Soon after his twenty-first birthday, filled with the spirit of adventure, Marshall had bade his father, mother and sisters good-by, and had fared westward, a soldier of fortune, working at his trade as he followed the setting sun. Little did he dream, when commencing this journey, that it would end by linking his name with one of the world’s greatest discoveries; neither did he have any conception of the possibility of being the direct cause of the wildest excitement that the modern world had ever known.
His first stop was at Crawfordsville, Indiana, where he worked as a carpenter in order to provide funds for further westward travel. Passing through Illinois, he eventually found himself in Missouri, where he located a homestead, planted grain, and worked occasionally at trapping and carpentering; at the same time he cultivated a close friendship with the Blackfeet Indians. After several years of misery, due to ague and fever, he decided to move farther West, and joined an emigrant train bound for California.
This train, with four hundred members in the party, and with more than one hundred wagons, left Platte Purchase on May 1, 1844. The emigrants traveled along the North Fork of the Platte River, reaching Fort Hall, a frontier post near the Snake River, in the fall, where they were obliged to rest for the winter. This trail proved an extremely hard one. It had been explored the previous year by Captain John Frémont.
Early in 1845, the party separated; some headed for California, while Marshall and forty others without wagons decided to go to Oregon. Being well mounted and well armed, they made the trip to the Willamette River without any hostile encounter with the Indians. Then Marshall joined Captain Clyman’s band of adventurers, composed of plainsmen, trappers and settlers, who in the spring of 1845 started for California. Traveling through the Willamette valley, then east toward Klamath Lake, crossing the Siskiyous, they followed the Klamath River, passing Mount Shasta and Sutter Buttes, and finally making their camp at Cache Creek, about forty miles above Sutter’s Fort. Here the party broke up; some went to Yerba Buena, but Marshall and a few others went to Sutter’s Fort, arriving early in July, 1845. Dressed entirely in buckskin, and possessing first-hand knowledge of good trading methods, he was a welcome addition to Captain John Sutter’s colony, where he was hired immediately, being paid with cattle, horses and ammunition. Accumulating some livestock, he bought two leagues of land on the north side of Little Butte Creek, where he planted grain and commenced stockraising.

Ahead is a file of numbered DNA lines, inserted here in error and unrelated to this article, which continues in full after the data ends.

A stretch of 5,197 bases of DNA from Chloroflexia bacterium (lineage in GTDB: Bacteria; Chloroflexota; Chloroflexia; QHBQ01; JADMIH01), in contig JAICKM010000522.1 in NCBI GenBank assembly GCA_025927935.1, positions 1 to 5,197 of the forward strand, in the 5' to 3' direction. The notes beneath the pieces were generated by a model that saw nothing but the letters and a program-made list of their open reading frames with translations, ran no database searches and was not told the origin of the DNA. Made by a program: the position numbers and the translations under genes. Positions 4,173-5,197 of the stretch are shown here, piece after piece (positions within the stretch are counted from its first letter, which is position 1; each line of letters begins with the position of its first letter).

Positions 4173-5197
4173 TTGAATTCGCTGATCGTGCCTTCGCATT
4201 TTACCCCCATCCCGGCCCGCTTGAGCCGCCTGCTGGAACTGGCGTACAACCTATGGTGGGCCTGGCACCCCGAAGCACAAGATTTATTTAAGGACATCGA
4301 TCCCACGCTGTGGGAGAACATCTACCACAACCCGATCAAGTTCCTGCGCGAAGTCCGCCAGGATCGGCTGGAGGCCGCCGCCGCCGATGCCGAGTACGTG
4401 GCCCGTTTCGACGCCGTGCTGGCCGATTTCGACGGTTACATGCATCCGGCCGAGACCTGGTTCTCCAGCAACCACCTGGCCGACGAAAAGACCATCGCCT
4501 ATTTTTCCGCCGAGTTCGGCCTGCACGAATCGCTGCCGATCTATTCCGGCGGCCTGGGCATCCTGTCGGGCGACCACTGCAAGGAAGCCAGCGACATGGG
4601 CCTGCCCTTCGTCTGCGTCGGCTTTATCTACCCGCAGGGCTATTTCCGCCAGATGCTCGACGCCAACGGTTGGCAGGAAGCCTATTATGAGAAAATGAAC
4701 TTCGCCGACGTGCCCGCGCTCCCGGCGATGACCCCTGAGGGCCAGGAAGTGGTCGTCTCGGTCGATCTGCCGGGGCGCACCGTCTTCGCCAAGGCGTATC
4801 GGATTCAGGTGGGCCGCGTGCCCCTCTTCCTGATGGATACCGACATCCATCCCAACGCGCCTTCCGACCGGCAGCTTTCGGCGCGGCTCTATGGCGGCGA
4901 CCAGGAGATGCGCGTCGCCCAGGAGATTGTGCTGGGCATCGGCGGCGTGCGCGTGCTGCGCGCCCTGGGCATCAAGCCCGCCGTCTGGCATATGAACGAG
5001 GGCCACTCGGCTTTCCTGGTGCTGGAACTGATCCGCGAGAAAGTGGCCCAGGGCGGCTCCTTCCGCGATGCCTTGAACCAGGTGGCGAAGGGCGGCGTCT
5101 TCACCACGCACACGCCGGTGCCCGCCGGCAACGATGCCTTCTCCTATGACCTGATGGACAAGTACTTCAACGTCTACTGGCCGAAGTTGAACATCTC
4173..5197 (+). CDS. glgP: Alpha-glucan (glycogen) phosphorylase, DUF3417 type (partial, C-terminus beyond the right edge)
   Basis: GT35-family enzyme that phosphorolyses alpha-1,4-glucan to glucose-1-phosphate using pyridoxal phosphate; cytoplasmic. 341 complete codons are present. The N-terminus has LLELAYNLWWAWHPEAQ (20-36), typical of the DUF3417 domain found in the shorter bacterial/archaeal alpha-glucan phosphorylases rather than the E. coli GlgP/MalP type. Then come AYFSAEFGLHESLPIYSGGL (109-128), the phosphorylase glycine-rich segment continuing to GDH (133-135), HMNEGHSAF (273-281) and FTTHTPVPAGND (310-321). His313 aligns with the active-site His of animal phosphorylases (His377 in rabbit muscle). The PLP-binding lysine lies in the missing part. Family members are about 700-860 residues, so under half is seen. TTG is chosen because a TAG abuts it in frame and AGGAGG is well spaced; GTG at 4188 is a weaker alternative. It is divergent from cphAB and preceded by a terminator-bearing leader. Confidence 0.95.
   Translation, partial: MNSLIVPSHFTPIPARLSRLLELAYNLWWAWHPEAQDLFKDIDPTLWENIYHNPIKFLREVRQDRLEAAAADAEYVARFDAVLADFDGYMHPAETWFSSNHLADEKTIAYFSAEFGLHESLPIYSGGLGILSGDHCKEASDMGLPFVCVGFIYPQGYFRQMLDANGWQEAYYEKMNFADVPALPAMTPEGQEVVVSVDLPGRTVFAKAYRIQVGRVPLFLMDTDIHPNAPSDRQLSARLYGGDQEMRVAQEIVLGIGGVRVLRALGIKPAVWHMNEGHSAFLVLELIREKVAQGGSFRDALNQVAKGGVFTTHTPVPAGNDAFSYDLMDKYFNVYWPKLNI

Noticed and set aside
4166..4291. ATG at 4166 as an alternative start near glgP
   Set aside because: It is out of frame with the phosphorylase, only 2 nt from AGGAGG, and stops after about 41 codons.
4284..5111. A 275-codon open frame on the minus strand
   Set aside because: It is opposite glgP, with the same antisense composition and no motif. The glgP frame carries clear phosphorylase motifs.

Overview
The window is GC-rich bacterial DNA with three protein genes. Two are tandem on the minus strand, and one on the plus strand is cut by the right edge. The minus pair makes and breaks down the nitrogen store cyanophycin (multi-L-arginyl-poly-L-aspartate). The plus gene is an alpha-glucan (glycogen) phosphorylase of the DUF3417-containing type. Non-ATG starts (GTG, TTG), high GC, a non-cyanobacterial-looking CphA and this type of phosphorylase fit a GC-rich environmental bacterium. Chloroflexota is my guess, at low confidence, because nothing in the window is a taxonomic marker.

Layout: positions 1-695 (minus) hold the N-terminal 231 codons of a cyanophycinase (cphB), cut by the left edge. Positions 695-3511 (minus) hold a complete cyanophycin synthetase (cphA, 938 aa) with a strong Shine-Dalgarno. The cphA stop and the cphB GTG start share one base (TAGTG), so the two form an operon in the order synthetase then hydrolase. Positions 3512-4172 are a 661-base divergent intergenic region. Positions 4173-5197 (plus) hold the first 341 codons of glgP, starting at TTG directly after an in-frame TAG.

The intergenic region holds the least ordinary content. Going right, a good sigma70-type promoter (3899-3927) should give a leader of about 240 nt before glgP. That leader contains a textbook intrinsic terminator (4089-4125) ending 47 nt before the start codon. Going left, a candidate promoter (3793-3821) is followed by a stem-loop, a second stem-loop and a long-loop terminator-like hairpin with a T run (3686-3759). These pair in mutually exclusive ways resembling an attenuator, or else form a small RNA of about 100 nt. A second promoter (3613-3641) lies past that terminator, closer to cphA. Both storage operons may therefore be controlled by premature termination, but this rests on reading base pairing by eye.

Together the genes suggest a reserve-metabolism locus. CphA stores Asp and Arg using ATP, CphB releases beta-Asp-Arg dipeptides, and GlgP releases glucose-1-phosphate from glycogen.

In the spring of 1846, Marshall was one of
twenty men who, with a number of friendly Indians,